#providers = provider_sect

Configure Dovecot SASL Authentication

Back in the /etc/dovecot/conf.d/10-master.conf file. Use CNTRL +W to find the service auth section. Modify it to as below.

service auth {
    unix_listener /var/spool/postfix/private/auth {
      mode = 0660
      user = postfix
      group = postfix

The file now looks like this.

Dovecot IMAP/POP3 Postfix

Automatically Create Mailbox Folders

In Dovecot we can control settings related to mailboxes in the /etc/dovecot/conf.d/15-mailboxes.conf file. Open up the file and find the below section. You can’t miss it.

# NOTE: Assumes "namespace inbox" has been defined in 10-mail.conf.
namespace inbox {
  # These mailboxes are widely used and could perhaps be created automatically:
  mailbox Drafts {
    special_use = \Drafts
  mailbox Junk {
    special_use = \Junk
  mailbox Trash {
    special_use = \Trash

  # For \Sent mailboxes there are two widely used names. We'll mark both of
  # them as \Sent. User typically deletes one of them if duplicates are created.
  mailbox Sent {
    special_use = \Sent
  mailbox "Sent Messages" {
    special_use = \Sent

Modify the statements to include auto = create. This will automatically create the Drafts, Junk, Trash and Sent folders for users. The code blocks look like this after the edits.


BOOM. Save and close the file. Then restart Postfix and Dovecot.

systemctl restart dovecot postfix

Dovecot and Postfix should now have restarted and should also be listening on ports 143 and 994.

ss -lnpt | grep dovecot

LISTEN 0      100*    users:(("dovecot",pid=14053,fd=42))
LISTEN 0      100*    users:(("dovecot",pid=14053,fd=23))
LISTEN 0      100*    users:(("dovecot",pid=14053,fd=21))
LISTEN 0      100*    users:(("dovecot",pid=14053,fd=40))
LISTEN 0      100             [::]:993          [::]:*    users:(("dovecot",pid=14053,fd=43))
LISTEN 0      100             [::]:995          [::]:*    users:(("dovecot",pid=14053,fd=24))
LISTEN 0      100             [::]:110          [::]:*    users:(("dovecot",pid=14053,fd=22))
LISTEN 0      100             [::]:143          [::]:*    users:(("dovecot",pid=14053,fd=41))

Test Dovecot & Postfix

And that’s Dovecot configured for TLS/SSL connections. It’s time to test our work so far. In the edits above we have already made sure Dovecot will work for most email clients like Thunderbird and Outlook. So, create a new user in Linux using adduser. We have created the user Development for this test.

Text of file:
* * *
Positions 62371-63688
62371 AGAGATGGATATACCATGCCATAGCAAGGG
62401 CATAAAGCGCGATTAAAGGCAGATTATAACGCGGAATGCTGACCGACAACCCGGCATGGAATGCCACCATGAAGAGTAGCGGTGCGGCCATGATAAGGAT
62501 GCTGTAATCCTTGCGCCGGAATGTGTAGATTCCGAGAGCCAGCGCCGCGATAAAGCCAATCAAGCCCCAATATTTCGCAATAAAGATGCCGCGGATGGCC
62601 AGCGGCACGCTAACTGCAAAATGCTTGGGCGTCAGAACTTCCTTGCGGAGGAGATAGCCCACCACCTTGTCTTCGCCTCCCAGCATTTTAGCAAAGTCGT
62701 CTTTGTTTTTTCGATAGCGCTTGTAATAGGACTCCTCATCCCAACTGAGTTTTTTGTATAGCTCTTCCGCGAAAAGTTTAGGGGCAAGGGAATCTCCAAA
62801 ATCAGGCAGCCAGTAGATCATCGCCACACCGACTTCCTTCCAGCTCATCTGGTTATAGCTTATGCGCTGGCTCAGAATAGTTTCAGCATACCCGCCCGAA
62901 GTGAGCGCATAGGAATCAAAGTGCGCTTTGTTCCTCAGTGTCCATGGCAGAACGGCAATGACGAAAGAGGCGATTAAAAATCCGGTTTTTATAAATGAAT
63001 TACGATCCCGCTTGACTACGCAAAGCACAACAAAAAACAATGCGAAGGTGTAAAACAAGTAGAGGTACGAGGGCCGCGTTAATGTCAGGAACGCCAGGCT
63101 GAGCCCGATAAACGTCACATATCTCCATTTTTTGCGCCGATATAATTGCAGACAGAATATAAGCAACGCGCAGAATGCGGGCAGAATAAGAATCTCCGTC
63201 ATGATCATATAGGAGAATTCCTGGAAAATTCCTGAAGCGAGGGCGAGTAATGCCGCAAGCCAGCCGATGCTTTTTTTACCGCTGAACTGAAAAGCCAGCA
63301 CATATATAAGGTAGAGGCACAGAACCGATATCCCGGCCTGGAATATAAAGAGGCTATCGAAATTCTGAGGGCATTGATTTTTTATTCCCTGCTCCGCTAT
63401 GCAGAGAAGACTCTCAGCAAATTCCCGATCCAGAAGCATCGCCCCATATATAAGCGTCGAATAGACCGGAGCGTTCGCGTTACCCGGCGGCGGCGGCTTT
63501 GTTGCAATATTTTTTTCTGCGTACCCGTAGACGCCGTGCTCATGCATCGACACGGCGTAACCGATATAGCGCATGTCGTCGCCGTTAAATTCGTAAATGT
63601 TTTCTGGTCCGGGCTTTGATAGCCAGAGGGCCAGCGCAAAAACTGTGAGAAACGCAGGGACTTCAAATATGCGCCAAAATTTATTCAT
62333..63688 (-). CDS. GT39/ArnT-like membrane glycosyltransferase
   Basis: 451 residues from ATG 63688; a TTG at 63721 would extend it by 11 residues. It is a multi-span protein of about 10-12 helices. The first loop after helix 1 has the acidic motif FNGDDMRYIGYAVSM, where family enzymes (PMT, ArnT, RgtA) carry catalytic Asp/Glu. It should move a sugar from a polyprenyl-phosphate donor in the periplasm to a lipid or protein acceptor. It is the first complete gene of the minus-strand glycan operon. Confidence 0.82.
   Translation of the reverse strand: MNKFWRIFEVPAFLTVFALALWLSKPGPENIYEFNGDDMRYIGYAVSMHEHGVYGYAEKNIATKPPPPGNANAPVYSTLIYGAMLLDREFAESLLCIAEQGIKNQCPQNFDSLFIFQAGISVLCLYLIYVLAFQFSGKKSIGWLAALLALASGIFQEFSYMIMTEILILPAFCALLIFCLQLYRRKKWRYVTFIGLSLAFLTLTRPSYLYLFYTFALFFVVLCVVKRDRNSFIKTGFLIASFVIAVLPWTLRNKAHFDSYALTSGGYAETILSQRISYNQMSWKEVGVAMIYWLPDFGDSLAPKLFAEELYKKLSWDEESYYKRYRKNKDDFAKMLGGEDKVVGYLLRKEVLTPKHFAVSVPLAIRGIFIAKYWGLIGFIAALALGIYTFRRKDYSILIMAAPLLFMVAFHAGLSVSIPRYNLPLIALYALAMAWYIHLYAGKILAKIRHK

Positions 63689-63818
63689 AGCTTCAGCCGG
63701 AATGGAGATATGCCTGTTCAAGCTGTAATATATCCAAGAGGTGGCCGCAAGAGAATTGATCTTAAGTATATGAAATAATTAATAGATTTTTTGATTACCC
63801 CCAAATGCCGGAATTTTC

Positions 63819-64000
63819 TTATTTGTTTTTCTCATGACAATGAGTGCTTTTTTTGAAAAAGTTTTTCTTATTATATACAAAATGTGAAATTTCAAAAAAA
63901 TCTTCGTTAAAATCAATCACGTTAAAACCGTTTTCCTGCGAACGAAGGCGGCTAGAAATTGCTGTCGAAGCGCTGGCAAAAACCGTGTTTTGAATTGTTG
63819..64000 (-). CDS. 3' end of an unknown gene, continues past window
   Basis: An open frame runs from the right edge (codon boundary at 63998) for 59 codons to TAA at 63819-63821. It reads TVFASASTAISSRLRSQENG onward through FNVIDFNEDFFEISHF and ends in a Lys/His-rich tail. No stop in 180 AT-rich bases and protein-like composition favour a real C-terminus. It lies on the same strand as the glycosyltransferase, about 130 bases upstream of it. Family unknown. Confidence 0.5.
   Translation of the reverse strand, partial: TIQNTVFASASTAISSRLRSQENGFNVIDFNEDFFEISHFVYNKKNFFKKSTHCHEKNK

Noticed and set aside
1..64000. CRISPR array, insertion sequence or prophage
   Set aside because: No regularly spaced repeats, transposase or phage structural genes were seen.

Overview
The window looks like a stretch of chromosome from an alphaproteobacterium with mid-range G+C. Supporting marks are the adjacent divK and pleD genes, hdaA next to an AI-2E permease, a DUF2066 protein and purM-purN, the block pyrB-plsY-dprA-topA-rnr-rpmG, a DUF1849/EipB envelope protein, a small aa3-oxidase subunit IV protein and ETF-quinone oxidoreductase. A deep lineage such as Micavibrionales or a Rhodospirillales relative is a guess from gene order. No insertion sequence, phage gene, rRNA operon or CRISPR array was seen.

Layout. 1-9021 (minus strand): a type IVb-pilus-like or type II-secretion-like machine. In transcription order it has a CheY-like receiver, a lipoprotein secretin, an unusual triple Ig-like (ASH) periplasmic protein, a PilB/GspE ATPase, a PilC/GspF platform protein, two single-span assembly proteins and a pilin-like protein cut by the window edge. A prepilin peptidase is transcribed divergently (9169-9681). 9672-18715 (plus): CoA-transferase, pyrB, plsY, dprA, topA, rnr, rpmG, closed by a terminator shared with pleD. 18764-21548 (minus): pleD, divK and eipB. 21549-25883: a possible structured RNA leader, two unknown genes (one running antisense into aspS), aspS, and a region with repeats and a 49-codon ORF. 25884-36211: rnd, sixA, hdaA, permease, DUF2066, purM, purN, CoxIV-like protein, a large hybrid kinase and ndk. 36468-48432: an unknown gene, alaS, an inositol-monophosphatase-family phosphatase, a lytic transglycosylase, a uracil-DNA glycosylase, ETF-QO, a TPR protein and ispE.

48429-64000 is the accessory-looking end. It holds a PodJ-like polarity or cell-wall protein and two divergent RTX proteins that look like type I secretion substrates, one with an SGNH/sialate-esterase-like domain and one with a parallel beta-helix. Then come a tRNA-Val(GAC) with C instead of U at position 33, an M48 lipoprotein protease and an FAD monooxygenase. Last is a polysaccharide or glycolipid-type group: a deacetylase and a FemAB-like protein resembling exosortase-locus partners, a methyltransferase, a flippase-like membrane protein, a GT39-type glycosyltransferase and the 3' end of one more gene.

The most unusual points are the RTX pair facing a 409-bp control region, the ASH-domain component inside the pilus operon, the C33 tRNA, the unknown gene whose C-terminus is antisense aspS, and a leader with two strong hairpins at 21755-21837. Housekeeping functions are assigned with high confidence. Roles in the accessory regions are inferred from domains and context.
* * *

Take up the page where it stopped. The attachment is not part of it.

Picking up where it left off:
Dovecot SSL Postfix

Thunderbird will scan the most common mail settings. You may have noticed our Postfix email server has the hostname But in the images below our mail client picked up the address. We configured an A record for in the previous article because most modern email clients will scan the mail server for locations like

If we wanted to use this, we would need to add a security exception to Thunderbird because our SSL is for Assuming you have used a default address like for your Postfix email server you should not have to worry about this. However, if you used a custom hostname like us, you would need to configure email accounts manually.

Dovecot SSL Postfix

Configure Email Client Manually

For email servers that have a custom hostname, email clients will likely fail automated configuration. To deploy an email account manually use the below settings. But ensure you switch out our user and domain for your own.


When trying to connect using STARTTLS the following ports apply.

  • Hostname – Server Hostname
  • Incoming port – 143
  • Outgoing port 587
  • Normal Password


  • Hostname – Server Hostname
  • Incoming port – 993
  • Outgoing port 465
  • Normal Password
Dovecot TLS Postfix

Configure Automated SSL Renewal

To ensure Certbot renews our SSL we just need to add a cronjob to the crontab. Open up the /etc/crontab file and add the below line. The cron is the same for everyone.

crontab -e

@monthly certbot renew --quiet && systemctl reload dovecot postfix

That’s all for this article. We install Dovecot on our Postfix server. Next, we configured Dovecot to use SSL/TLS authentication and deployed multiple email accounts to an email client. We have confirmed that email can be sent and received from our Postfix NVMe VPS server. In the next article in this series, we will look at PostfixAdmin and how to create a high-availability email platform. See you on the other side.

Next Article – Part 3 – Configure Postfix DKIM & SPF Records

Related Articles

Leave a Reply

Your email address will not be published. Required fields are marked *

Back to top button